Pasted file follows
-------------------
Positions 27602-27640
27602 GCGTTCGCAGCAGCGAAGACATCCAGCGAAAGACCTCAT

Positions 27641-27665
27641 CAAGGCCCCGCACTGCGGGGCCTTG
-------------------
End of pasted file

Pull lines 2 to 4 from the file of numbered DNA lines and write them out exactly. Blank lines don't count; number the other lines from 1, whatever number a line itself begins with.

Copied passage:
27602 GCGTTCGCAGCAGCGAAGACATCCAGCGAAAGACCTCAT

Positions 27641-27665
27641 CAAGGCCCCGCACTGCGGGGCCTTG